> TASTE TEST Vodkas made in Scotland
SIDE DISHES News to nibble on
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Straight Strawberry 25% £15.50 This tall bottle of rosé coloured spirit is the product of vodka brand Berry Good’s innovative Caithness cottage industry. Using Scottish vodka infused with strawberries grown by surrounding farms, the flavour is clean, fresh and soft, but will be too sweet for some. A summery affair that might be classed as a dessert vodka, it was a winner in the Scotland Food and Drink Excellence Awards this year. ●●●●●
Blackwood’s 40% £18.28 Made on mainland Scotland with water from Shetland but inspired by Nordic traditions, this has the smoothness of a premium brand and could certainly be served straight if chilled (handily, the sails on the bottle’s label turn red below 5 degrees). It has a distinctive taste with aniseed the most prominent of the discernible flavours, and with the right mixer is certainly capable of producing a cocktail with personality. ●●●●●
Glen’s 40% £7.89 Produced from sugar beet at Glen Catrine Bonded Warehouse in Ayrshire, this may not be the most prestigious of Scotland’s homegrown drinks, but it is the second highest selling vodka in the UK. More vodka than whisky is consumed in Scotland each year, after all. With nothing on the nose and little to taste other than a sour aftertaste, this is the one you’re most likely to mask with a mixer. ●●●●●
Grafitti 40% £17.86 Not unlike the other distilled drink for which Scotland is a little more famous, Grafitti plays up the importance of the grain – in this case a high quality soft wheat – and pure natural water, drawn from 200- feet-deep boreholes. A bit chemically on the nose, it has a smooth but fairly straightforward taste, as befits a more classical style of ‘premium’ vodka. It’s unfiltered which gives it a slightly more viscous character. ●●●●●
Pincer 38% £20.29 Pioneering a new trend of Scottish vodka production is Jonathan Engels, a Glasgow architect who has created a boutique, botanical-style drink in a striking black bottle. Yellowy tinged, the vodka is infused with extracts of elderflower and milk thistle (a well- known hangover remedy). The result is silky smooth and has complex but refreshing herbacaceous notes and a lingering, slightly floral aftertaste. ●●●●● Raspberry Vodka 22% £3.40 per 100ml This product of East Lothian is available in attractively shaped gift bottles from Demijohn liquid deli in Edinburgh and Glasgow. While there’s a clean, raspberry flavour, this vodka isn’t very sweet, giving it a bit more depth and interest once you’ve got past the obvious – and not unpleasant – initial taste of cough syrup. Useful for a raspberry vodka martini or to give a wee kick to champagne. ●●●●●
Ashley J Russell Actor starring as the Teacher in We Will Rock You
I was brought up with my mum always telling me ‘You don’t have to like it but you must always try it’, so thanks to her I enjoy a wide variety of foods. A typical day’s breakfast for me would be something quite healthy and filling like a poached egg on toast with fresh orange juice. My lunch would be something quite light but tasty – a favourite would be some pitta bread with humous or alternatively chicken and rocket salad followed by a selection of fresh fruit. Dinner just depends on my mood and what time I get off stage! It would either be fish, pasta or chicken – who knows? At the moment I am going through a sushi phase. I find the textures and the tastes are truly magnificent and I love the different varieties now available in supermarkets. While I try to keep to a healthy diet I am not averse to the odd treat and find it hard to resist some of the old Scottish favourites like mince and tatties, steak pie and the fabulous square sausage on a roll. ■ We Will Rock You is at the Playhouse, Edinburgh, Wed 4 Nov–Sat 9 Jan. See preview, page 83.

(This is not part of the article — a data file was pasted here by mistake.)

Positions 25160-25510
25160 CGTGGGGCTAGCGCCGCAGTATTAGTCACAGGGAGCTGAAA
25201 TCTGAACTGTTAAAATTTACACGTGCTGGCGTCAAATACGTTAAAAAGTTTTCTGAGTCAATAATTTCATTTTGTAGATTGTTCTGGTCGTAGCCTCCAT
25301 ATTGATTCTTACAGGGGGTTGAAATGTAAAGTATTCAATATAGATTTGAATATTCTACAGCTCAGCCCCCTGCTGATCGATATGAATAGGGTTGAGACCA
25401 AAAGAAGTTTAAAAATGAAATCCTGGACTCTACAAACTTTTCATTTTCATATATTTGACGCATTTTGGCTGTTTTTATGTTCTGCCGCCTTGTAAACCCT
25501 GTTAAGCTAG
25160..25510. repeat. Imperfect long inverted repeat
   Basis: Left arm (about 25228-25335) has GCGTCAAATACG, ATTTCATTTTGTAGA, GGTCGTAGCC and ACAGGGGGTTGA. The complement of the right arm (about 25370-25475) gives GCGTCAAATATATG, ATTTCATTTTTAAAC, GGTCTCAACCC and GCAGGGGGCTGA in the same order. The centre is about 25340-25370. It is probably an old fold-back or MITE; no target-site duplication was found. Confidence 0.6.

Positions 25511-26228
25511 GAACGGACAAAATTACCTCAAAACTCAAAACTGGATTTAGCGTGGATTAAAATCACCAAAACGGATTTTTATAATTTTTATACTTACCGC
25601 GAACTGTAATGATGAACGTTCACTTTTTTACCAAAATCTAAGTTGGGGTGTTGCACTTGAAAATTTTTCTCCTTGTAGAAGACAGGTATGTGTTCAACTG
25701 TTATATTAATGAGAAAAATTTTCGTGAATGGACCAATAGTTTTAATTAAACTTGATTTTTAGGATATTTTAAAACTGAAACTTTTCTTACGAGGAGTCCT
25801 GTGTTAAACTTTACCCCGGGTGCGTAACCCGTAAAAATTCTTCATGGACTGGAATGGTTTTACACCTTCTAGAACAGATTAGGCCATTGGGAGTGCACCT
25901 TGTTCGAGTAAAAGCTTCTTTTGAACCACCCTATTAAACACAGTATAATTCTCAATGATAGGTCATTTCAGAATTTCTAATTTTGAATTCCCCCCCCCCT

■ GLASGOW’S curry scene is as active as ever with the opening of Dining In with Mother India, essentially an expansion of the Mother India Café on Argyle Street, offering takeaway food, a mini Indian deli and a handful of tables serving a simple menu. In the Merchant City, the large Punjabi-influenced Urban Pind has opened at 18 Candleriggs, while the most glamorous of the new arrivals is Slumdog, a bar and restaurant at 410 Sauchiehall Street named after the Danny Boyle film that marks the return of Charan Gill four years after he sold the Harlequin Restaurants, parent group of the Ashoka chain. ■ FONDLY regarded Spoon Café on Blackfriars Street in Edinburgh’s Old Town is on the move, taking over the first-floor restaurant opposite the Festival Theatre where Nicolson’s was located until a few years back. Ritchie Alexander, who was head chef at Fitzhenry and Rogue before setting up Spoon, will be cooking alongside long-term colleague Rory Fulton in an expanded operation that will be opening in the evenings as well as daytime. The new Spoon Café and Bistro plans to be open by late October.
■ FOLLOWING the recent refurbishment of the Turnberry Hotel, the new signature restaurant 1906 is offering an exhilarating Chef’s Table experience in a glass-walled private dining room. Hosted by executive chef Ralph Porciani and his team, a classical Escoffier-inspired degustation menu at £90 for six course is served including dishes such as white Alba truffle risotto and local pheasant with four textures of beetroot. www.turnberryresort.co.uk 22 Oct–5 Nov 2009 THE LIST 11